Hate Bill Cloture vote early Friday: Sunset on Liberty?
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With the Hate Crime Bill, S.909 moving towards a Cloture vote on shackling the Defense Appropriations Bill with this monstrosity at 1 AM Friday morning, the Rev. Ted Pike has put out another E-Alert HIT THE HATE BILL WHERE IT HURTS! 16 July 09 Pike intelligently points out that the way Senator Reid and his fellow thugs in the Senate Democratic leadership are trying to force through this legislation is itself an outrage, quite apart from the faults of the Bill itself.
Sen. McCain’s explosive rebuke of Senate hate bill leadership yesterday brought into high profile their Stalinist tactics and their vulnerabilities. Because of the hate bill’s inability to withstand normal legislative scrutiny, Democrats have: 1. Omitted adequate Senate Judiciary hearings. 2. Omitted any mark-up session (usually providing opponents in Judiciary with a second opportunity to debate a bill and offer amendments). 3. Omitted a Rules Committee session, providing a third opportunity for opposition to object. 4. Attached a discriminatory, unrelated, homosexual-protecting bill to the soldier-protecting arms bill.
This is an entirely valid point, and extremely important, because it gives Senators who may not have the nerve to face the vicious rage of the Homosexual Lobby a totally legitimate procedural reason to vote against Cloture.

Legislation of this importance should not be smuggled through.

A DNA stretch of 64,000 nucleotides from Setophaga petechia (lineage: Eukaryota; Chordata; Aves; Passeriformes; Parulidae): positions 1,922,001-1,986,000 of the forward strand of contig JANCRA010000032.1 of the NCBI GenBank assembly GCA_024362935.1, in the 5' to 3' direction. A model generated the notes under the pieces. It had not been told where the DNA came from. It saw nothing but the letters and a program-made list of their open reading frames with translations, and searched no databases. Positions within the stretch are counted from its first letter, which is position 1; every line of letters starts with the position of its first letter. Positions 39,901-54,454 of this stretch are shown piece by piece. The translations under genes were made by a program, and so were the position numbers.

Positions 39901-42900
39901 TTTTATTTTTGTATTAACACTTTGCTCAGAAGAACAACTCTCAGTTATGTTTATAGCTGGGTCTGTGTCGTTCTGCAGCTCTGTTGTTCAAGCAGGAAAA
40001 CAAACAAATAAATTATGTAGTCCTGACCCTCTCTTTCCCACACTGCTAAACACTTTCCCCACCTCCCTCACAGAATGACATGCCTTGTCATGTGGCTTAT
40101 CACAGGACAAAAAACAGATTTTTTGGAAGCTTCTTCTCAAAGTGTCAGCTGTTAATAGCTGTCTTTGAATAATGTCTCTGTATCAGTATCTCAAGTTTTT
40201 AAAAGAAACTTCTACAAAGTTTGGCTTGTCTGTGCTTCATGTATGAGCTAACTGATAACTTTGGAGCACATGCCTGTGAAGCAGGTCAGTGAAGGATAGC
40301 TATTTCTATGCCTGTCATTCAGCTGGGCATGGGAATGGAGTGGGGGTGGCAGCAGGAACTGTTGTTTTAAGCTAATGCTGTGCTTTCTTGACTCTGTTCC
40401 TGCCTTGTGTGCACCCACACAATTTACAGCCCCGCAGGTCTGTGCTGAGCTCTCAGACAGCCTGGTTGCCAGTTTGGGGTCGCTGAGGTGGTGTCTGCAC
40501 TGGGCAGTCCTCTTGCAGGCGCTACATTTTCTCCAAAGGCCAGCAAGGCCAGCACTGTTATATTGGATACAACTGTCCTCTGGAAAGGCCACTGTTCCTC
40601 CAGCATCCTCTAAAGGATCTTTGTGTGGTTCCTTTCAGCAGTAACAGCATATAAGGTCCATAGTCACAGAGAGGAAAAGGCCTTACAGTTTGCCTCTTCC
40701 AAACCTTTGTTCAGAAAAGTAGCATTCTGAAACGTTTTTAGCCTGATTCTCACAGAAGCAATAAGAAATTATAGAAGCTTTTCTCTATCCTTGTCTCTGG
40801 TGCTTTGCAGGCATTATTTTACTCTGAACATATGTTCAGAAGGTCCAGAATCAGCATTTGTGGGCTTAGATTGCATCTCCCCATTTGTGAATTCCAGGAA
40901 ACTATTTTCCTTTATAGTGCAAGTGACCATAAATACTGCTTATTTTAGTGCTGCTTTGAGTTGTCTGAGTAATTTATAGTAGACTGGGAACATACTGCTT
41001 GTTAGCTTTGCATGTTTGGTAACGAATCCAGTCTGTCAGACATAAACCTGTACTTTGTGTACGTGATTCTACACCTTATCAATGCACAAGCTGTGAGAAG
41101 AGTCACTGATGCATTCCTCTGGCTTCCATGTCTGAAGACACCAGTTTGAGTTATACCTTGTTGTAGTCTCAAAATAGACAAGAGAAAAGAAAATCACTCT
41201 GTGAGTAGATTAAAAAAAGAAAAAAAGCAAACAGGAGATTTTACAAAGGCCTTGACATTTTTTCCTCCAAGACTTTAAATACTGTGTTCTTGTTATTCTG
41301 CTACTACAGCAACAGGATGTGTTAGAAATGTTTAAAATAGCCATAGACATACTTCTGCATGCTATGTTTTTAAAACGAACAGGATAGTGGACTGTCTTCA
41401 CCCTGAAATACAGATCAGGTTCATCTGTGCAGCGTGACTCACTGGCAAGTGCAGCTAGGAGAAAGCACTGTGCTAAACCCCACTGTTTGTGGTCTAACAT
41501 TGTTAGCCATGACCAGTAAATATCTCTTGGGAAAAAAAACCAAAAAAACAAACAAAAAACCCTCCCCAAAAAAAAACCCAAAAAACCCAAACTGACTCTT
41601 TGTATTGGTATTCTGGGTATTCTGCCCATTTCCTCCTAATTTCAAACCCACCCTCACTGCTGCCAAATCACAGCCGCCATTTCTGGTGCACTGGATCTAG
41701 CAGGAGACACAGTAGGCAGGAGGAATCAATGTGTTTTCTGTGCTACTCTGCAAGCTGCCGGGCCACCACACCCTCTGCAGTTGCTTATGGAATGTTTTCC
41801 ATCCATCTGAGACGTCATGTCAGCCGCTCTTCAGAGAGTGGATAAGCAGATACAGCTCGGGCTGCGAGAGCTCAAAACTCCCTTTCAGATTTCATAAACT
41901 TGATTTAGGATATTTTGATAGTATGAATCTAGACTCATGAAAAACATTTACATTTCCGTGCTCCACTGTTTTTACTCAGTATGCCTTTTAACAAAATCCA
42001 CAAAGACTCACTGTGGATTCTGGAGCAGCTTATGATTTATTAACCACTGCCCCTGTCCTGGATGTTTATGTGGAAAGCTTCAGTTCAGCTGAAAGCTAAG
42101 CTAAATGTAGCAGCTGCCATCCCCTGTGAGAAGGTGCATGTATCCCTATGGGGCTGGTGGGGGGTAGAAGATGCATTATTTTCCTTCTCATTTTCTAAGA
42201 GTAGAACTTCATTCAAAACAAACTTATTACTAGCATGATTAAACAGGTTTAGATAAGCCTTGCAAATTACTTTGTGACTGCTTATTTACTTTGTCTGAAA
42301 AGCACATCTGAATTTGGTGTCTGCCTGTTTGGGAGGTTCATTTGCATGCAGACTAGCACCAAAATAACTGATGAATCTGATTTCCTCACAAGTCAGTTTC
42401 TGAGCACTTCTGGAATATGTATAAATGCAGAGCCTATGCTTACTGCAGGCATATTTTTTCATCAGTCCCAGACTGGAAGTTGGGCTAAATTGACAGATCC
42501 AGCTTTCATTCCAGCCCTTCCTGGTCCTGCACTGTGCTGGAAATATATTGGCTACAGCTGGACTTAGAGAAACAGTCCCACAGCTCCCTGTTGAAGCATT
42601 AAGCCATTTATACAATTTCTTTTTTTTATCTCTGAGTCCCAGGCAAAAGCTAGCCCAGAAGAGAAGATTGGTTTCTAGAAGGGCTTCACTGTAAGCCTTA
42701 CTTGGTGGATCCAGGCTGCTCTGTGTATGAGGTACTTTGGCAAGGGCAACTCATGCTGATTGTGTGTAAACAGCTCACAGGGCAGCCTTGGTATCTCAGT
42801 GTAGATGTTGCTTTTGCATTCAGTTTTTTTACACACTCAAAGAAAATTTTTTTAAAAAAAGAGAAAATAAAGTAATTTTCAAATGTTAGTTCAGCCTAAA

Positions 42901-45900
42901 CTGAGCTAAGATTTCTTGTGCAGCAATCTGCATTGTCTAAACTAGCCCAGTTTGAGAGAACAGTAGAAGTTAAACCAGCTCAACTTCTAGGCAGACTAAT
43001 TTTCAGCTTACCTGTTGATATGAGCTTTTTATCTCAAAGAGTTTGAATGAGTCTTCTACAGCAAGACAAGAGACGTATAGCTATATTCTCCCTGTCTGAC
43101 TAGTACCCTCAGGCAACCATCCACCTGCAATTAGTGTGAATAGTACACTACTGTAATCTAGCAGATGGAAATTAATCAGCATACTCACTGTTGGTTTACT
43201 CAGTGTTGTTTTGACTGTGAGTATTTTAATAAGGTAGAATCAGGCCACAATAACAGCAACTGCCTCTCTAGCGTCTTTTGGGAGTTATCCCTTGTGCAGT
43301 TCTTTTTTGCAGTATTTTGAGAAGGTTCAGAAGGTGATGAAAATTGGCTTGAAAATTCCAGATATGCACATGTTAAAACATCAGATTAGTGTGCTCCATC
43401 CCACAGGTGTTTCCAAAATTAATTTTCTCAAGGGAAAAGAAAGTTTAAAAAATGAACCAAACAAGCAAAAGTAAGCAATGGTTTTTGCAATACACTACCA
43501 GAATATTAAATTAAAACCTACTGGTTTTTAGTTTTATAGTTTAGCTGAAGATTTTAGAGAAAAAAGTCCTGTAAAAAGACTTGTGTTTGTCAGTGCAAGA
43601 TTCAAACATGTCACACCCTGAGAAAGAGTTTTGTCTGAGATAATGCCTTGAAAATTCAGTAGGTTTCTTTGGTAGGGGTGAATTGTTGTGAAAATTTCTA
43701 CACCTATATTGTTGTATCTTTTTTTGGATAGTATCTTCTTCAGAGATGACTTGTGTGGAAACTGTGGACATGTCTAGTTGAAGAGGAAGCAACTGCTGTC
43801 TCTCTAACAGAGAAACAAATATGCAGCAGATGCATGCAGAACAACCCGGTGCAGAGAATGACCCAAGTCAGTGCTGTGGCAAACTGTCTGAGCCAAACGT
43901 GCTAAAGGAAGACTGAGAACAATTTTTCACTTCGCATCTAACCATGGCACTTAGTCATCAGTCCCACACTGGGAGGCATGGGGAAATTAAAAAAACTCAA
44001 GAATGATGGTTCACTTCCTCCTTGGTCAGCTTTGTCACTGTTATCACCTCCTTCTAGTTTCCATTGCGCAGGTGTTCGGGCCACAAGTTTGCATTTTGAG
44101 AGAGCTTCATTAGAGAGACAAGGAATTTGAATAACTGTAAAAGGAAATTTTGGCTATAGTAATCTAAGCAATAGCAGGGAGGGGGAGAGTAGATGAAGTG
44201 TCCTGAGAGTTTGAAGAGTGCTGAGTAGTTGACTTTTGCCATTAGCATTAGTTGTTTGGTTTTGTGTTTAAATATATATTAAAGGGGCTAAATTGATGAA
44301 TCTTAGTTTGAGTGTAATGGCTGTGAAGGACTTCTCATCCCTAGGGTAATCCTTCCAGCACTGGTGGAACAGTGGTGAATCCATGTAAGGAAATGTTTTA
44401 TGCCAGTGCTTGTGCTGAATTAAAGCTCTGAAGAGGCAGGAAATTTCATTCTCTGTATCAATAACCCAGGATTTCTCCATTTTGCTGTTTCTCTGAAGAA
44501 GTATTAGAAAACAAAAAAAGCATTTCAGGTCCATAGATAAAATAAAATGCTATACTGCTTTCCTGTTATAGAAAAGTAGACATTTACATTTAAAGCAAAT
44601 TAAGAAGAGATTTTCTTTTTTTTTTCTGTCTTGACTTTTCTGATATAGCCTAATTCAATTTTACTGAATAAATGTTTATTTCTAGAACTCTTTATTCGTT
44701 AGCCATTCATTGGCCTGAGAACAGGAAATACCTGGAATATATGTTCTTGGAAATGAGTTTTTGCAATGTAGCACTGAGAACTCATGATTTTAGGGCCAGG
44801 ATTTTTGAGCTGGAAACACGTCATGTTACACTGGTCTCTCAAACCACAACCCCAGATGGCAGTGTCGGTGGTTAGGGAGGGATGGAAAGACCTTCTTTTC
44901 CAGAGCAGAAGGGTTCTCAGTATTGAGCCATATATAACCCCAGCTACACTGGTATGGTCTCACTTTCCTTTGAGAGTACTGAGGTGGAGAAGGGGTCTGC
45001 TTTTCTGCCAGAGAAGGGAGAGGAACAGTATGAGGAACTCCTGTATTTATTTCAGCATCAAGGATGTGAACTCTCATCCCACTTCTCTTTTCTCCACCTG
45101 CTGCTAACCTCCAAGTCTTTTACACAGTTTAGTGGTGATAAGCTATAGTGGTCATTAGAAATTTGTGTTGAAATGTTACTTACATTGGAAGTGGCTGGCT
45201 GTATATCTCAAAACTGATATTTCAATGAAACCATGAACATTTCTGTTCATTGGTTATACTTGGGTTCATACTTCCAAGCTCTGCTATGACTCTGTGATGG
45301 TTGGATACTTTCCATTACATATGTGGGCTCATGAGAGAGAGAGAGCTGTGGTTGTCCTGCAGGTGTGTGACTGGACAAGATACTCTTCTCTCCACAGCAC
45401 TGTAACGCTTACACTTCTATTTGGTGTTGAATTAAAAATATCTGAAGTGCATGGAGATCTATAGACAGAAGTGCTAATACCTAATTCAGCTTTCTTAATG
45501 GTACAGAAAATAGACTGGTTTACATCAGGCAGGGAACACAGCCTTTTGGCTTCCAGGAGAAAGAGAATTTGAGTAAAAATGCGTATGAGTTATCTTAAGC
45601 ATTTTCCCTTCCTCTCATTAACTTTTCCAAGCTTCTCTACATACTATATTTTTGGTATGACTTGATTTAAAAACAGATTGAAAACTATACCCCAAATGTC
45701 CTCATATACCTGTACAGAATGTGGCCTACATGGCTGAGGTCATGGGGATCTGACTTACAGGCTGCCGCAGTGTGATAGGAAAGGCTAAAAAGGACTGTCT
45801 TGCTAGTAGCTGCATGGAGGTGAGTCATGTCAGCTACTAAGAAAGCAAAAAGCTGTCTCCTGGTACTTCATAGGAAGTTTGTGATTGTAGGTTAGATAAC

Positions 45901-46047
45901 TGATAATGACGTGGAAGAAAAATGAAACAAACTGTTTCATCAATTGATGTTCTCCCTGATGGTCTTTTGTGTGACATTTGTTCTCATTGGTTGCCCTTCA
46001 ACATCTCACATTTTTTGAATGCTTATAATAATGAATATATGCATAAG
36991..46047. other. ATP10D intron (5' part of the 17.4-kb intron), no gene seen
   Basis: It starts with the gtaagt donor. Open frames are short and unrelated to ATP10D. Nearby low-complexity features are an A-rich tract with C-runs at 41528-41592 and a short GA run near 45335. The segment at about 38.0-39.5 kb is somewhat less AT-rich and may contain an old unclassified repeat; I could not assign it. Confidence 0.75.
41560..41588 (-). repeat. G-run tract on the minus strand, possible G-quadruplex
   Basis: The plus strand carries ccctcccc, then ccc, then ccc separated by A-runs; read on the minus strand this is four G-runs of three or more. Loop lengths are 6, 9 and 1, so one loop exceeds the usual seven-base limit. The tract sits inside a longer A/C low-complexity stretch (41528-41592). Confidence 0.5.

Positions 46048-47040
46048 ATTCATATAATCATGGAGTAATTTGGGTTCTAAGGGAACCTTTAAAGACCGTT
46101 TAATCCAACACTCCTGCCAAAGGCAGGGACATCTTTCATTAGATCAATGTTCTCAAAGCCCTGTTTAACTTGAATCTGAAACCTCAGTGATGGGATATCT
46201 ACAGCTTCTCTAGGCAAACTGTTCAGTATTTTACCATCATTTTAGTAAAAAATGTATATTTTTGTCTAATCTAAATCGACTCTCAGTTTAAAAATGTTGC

Of course the reason the Senate Democrats want to smuggle it through like this is either that they think they lack the votes, or they fear the outage of the public if the contents of the Bill become widely understood.

On that matter I received an email this morning from a solid friend following my recent post:

I'm with you in opposition to, really, even the notion of hate crimes. But now, having just viewed the video featuring Pence and DeMint and the other guy, with all their talk about Christian pastors being forced to shut up by this bill, I looked at both the Senate and House versions. The House bill contains this: Nothing in this Act, or the amendments made by this Act, shall be construed to prohibit any expressive conduct protected from legal prohibition by, or any activities protected by, the Constitution. The Senate bill contains this: (3) CONSTITUTIONAL PROTECTIONS- Nothing in this Act shall be construed to prohibit any constitutionally protected speech, expressive conduct or activities (regardless of whether compelled by, or central to, a system of religious belief), including the exercise of religion protected by the First Amendment and peaceful picketing or demonstration. The Constitution does not protect speech, conduct or activities consisting of planning for, conspiring to commit, or committing an act of violence.